Ear mites are highly contagious, so treatment is a must if you have other pets. Continue treatment until all medications are taken even if your dog seems to feel better. Ear infections caused by other problems can sometimes be prevented by regular ear cleaning, especially in dogs with floppy ears. The earlier we treat them, the sooner they resolve. Regular wellness checks for your pet may allow for the early discovery of an impending condition; annual blood tests and evaluation of the feces and urine can indicate your dog’s overall health condition.
Treating vestibular disease in dogs can be expensive with average treatment ranging from $300 to $2,000. The national average for treating stroke in dogs is $400.
0 found helpful
My shih tzu has seemed to be acting funny. She would go to her food bowl to eat a bite and then back up suddenly and lean to the side as if she was weak. We feed her twice a day and she’s on a strict chicken and veggie diet. She’s had a history of kidney stones but we normally tell when there’s a problem because she will hardly urinate when taken out. She’s developing cataract in her eyes, she drinks well. I’m desperate for answers because I want her to be taken care of.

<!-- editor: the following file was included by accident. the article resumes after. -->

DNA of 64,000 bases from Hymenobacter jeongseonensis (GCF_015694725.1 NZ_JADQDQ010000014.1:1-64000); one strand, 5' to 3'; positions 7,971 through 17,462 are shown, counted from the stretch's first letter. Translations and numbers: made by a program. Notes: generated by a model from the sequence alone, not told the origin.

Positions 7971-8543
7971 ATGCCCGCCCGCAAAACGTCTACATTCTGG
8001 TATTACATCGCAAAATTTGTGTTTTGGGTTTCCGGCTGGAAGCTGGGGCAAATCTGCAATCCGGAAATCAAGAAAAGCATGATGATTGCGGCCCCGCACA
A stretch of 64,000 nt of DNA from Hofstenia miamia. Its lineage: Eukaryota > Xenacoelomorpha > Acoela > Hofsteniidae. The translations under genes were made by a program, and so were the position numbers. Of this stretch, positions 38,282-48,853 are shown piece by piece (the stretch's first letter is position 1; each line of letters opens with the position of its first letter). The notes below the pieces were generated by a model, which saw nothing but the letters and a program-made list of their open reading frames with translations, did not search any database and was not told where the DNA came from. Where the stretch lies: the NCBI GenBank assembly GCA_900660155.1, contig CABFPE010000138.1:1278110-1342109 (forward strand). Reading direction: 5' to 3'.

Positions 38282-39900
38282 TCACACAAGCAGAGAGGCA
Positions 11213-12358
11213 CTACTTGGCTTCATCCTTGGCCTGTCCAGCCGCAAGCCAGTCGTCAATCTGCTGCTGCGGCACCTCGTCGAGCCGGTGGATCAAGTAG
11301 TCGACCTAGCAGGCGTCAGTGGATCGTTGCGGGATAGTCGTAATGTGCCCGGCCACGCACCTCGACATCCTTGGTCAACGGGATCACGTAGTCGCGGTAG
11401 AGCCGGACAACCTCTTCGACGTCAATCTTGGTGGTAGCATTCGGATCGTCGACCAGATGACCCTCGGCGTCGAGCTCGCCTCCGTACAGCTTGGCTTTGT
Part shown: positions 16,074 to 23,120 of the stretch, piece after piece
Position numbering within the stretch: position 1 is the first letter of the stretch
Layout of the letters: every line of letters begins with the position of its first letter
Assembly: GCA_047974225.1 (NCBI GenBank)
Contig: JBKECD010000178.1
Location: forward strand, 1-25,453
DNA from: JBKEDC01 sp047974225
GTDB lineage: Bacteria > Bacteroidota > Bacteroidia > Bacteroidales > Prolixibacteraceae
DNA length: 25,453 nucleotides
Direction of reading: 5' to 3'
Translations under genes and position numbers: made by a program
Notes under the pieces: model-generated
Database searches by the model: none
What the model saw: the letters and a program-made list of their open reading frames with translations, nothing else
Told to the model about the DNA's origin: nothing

Sept. 25, 2020
Dr. Michele K. DVM
Thank you for your question. I apologize for the delay, this venue is not set up for urgent emails. I hope that your pet is feeling better. If they are still having problems, It would be best to have your pet seen by a veterinarian, as they can examine them, see what might be going on, and get any testing or treatment taken care of that might be needed.
Oct. 23, 2020
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3 found helpful